If you live in the West, you know that gardening is difficult here. Lean soils, little precipitation, low humidity, harsh winds, and inopportune freezing temperatures make vegetable gardening an extreme undertaking.
But there are at least two ways organic vegetable gardeners can overcome these challenges: build soils that support soil life and create protective microclimates for plants.
Those two nuggets of gardening wisdom are just the beginning of the expert advice Jane Shellenberger offers gardeners in her new book, “Organic Gardener’s Companion: Growing Vegetables in the West” (Fulcrum Publishing, $24.95).
Jane lives and gardens on five acres along Colorado’s Front Range, between Boulder and Longmont. For the last 15 years she’s published and edited Colorado Gardener, a regional gardening magazine.
Jane writes that she learned about plants from her botanist mother, but learned how to garden in the West the hard way. Her first vegetable bed was dug in a hard-packed dirt driveway.
Maybe that’s why she advises gardeners to start with the soil. “Our most important job as vegetable gardeners is to feed and sustain soil life, often called the soil food web, beginning with the microbes.”
Even though gardening is difficult in the West, organic gardeners are at an advantage here, Jane writes, because it’s easy to build the soil with organic and inexpensive materials.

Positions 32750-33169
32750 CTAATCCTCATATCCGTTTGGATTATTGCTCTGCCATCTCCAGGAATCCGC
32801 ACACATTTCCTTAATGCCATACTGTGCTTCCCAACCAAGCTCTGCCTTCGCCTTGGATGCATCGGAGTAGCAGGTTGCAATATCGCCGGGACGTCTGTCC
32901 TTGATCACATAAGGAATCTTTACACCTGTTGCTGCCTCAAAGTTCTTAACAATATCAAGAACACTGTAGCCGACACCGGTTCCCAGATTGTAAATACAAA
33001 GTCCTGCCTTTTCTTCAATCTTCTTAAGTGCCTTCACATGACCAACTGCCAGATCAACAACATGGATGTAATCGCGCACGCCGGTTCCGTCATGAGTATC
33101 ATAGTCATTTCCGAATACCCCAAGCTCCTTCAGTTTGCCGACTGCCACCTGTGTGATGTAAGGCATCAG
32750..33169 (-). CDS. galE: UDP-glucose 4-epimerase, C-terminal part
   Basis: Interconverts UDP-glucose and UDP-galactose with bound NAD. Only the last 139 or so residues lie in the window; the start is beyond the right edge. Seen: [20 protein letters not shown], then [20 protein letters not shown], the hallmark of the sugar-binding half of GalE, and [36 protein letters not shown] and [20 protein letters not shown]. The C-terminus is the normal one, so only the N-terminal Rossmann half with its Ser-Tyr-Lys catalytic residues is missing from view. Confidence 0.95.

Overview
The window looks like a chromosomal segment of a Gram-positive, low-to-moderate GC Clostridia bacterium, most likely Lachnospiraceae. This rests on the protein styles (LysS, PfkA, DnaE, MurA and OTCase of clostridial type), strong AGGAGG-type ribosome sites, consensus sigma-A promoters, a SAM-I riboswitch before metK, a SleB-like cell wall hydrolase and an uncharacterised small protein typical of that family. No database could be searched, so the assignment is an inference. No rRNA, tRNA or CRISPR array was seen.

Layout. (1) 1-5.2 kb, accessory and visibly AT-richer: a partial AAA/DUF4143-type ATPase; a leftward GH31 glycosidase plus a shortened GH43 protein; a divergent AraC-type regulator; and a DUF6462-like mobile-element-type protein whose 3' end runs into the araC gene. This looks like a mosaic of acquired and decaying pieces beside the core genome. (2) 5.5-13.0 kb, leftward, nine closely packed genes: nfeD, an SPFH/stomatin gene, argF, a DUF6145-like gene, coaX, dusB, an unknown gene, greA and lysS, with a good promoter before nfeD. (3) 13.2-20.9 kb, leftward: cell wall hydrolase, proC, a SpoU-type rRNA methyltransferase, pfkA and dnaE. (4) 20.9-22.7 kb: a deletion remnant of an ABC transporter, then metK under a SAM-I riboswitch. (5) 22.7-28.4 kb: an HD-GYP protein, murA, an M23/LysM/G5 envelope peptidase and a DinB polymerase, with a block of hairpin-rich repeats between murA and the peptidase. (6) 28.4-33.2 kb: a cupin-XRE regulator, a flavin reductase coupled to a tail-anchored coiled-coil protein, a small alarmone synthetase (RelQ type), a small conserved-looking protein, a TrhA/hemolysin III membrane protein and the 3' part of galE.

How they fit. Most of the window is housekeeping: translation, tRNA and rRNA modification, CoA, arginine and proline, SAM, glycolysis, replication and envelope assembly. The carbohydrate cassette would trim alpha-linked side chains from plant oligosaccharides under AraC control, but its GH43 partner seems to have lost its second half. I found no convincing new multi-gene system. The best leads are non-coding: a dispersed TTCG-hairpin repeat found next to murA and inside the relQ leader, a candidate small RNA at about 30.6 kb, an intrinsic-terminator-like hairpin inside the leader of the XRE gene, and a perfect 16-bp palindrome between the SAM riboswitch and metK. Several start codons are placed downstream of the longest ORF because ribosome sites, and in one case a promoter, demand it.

She gives solid steps for nurturing the soil food web from adding organic material to avoiding tilling the soil after the first year a garden is established.
This comprehensive guide to organic vegetable gardening is well-researched and it doesn’t skimp on any topic. Whether gardeners are familiar with organic methods or just considering an organic garden, this book provides a complete vegetable growing education.
In addition to delving into the natural history of nitrogen, gardeners will find in-depth information on the plight of our pollinators, all the different methods for starting an organic vegetable garden from scratch, and creative ways to extend the growing season. The chapter on beneficial insects includes color images to help with identification and the chapter on pests includes weeds, as well as wildlife and unwanted insects. I especially appreciate how she tackles the difficult topic of water rules in the West.
Her book is equal parts organic gardening how-to, agricultural history lesson, weather tutorial, and geology class. Jane doesn’t just tell organic gardeners how to grow a vegetable garden, she explains why it’s important to plant one.
(Fulcrum Publishing provided me with a free review copy of “Organic Gardener’s Companion: Growing Vegetables in the West.”)